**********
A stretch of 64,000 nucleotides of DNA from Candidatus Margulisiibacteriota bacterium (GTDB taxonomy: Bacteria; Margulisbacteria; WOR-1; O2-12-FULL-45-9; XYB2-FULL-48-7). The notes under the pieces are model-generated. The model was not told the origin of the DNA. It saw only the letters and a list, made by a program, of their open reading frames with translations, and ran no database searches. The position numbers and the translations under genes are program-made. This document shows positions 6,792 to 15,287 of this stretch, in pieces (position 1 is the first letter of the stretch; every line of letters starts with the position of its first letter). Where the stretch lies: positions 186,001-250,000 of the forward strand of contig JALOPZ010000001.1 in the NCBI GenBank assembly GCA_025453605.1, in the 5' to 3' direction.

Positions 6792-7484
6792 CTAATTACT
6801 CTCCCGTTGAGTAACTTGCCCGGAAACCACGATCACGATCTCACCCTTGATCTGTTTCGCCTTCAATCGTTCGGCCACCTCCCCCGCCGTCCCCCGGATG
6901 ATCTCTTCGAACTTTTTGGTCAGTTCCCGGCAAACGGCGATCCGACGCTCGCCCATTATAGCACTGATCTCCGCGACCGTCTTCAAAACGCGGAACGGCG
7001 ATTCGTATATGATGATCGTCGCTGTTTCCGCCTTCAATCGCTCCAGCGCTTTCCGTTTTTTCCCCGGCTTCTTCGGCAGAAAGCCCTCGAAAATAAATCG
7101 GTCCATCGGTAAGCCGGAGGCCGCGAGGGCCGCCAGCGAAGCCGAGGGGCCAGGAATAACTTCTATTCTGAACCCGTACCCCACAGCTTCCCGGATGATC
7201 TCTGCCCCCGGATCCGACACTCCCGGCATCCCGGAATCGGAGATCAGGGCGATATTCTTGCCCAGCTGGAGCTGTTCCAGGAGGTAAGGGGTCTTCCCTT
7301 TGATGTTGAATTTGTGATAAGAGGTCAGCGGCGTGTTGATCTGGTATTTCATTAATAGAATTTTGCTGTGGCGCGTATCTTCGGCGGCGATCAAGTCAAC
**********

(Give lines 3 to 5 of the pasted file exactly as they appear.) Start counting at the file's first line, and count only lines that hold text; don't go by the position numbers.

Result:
6792 CTAATTACT
6801 CTCCCGTTGAGTAACTTGCCCGGAAACCACGATCACGATCTCACCCTTGATCTGTTTCGCCTTCAATCGTTCGGCCACCTCCCCCGCCGTCCCCCGGATG
6901 ATCTCTTCGAACTTTTTGGTCAGTTCCCGGCAAACGGCGATCCGACGCTCGCCCATTATAGCACTGATCTCCGCGACCGTCTTCAAAACGCGGAACGGCG